Peace be with you. I thought I would introduce myself first, tell you a little about myself and then tell you the story of how one day I began hearing voices. I am now 43 years old, male and had a relatively normal life up until four years ago. Although I am not a UK native, I had lived and worked in the UK for many years and had a fruitful career in IT, quite high flying even, until a physical illness forced me to take some time off. While I was recovering I started to hear voices. I used to be very career-focused, so losing work was a very stressful event, and I was also going through a spiritual crisis, no doubt this all contributed.

It happened very gradually. There were odd, vivid dreams, and snatches of conversation heard through the walls of a flat. It seemed very normal, except the contents were strange. Why were my neighbours discussing my previous employer? Then when I was walking in town, I heard my phone starting to talk to me. It dawned on me that I was hearing things outside my usual experience. I started to speculate, dreaming up scenarios about what could be happening, thinking about telepathy or alien technology. You don’t know it is called “hearing voices”, and since it is so outside of your experience it is easy to fall into the trap of building what-if scenarios.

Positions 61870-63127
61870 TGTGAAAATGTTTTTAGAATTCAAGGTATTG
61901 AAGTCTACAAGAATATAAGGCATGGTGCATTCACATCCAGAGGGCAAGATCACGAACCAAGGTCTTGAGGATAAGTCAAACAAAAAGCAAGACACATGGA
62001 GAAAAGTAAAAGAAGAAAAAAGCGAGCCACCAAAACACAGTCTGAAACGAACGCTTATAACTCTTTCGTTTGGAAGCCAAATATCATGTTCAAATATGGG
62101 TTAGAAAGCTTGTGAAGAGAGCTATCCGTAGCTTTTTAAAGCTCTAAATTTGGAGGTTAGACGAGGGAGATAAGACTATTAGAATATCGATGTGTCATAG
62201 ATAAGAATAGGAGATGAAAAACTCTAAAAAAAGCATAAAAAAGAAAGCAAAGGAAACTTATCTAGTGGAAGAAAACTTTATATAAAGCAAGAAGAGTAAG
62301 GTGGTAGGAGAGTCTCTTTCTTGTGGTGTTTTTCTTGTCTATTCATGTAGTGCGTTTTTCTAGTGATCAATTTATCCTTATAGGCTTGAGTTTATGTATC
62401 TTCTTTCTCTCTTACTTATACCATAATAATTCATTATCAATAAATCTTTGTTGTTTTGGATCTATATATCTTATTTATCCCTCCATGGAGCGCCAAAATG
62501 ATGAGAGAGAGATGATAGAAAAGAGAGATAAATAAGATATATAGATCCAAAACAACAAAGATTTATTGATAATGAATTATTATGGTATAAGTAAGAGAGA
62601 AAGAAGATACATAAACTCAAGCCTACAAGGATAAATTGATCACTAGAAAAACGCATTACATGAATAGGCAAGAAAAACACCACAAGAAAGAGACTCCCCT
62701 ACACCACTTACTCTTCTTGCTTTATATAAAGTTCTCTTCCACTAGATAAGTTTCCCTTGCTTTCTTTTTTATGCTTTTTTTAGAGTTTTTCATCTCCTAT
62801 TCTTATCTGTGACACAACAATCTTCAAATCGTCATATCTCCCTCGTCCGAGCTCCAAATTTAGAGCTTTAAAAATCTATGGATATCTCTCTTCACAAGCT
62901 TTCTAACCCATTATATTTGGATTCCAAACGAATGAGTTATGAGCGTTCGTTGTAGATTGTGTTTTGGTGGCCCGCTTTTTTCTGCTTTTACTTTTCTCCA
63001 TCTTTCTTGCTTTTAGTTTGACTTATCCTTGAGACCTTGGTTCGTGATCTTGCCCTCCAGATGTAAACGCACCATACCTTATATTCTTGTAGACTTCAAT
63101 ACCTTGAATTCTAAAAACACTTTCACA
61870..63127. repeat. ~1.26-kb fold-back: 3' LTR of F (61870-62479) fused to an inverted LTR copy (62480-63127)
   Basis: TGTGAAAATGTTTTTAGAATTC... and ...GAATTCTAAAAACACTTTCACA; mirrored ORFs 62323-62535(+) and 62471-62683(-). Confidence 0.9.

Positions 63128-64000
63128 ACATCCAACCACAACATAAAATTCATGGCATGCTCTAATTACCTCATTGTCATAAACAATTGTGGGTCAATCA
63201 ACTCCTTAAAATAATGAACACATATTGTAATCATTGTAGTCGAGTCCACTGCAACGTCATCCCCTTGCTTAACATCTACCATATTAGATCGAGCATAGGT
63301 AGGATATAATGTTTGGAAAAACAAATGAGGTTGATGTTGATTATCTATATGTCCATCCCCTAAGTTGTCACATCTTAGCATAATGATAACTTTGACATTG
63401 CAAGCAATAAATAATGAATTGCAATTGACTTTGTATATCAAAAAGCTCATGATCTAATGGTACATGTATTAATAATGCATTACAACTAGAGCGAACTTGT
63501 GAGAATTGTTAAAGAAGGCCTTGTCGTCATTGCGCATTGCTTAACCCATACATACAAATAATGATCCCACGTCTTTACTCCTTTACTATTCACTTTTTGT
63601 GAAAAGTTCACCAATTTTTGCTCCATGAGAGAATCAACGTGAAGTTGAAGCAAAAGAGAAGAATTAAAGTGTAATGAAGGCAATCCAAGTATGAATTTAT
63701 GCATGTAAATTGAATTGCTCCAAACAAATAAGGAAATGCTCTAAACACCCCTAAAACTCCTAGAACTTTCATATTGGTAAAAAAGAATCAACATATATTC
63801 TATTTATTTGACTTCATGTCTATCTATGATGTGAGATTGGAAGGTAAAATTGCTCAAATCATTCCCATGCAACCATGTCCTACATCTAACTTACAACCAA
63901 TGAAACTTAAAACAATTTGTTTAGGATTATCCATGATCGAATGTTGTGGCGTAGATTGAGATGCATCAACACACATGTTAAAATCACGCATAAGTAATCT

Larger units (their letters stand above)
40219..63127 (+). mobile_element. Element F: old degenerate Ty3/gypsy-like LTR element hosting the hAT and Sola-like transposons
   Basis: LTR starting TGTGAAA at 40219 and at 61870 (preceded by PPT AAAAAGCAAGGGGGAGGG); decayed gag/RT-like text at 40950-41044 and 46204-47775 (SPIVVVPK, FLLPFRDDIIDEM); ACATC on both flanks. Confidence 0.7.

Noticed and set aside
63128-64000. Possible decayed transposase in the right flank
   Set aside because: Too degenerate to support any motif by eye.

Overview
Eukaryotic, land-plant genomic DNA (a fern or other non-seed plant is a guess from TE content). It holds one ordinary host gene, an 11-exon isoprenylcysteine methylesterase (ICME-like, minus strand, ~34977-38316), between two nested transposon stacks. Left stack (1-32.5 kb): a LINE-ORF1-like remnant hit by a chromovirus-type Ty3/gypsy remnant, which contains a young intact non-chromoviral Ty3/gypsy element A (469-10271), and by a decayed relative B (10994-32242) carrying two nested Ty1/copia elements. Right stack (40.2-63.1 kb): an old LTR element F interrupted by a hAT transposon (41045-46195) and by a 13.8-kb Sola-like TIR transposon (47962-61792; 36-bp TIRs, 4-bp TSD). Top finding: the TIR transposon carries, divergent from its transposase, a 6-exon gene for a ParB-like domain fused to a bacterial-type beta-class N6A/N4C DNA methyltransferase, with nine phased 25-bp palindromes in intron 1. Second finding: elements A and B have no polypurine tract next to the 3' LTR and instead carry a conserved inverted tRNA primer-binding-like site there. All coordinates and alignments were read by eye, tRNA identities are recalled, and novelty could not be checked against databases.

It took me a long time to go see a doctor. First I wandered by train from town to town for a few days, all the while being told by my voices that I first destroyed, then saved mankind, over and over. Sometimes other stories would play themselves out in my head, like being followed by secret agents on the trains who I had to escape. I was borderline delusional, even though they were always “scenario’s” and I would keep in mind that perhaps it was all in my head.

There comes a point where you tell your close family. I was single, and so went to visit my mother and her husband. The initial conversation was a bit awkward. There was a period of adjustment, they noticed I was acting differently, my attention was not all there. I spent hours just sitting on the couch. What they couldn’t hear was the storm of voices around me, like small mini-plays, little stories that play themselves out over the course of a few hours. Eventually they contacted a crisis team, who visited but basically said, if he doesn’t take medication we can’t help him. They left behind some documentation when they departed, and that was all.

My subsequent experiences with mental health services were very mixed. They followed up one time to visit me when I was back home, and eventually after a year or so I was given a place in group therapy to help me p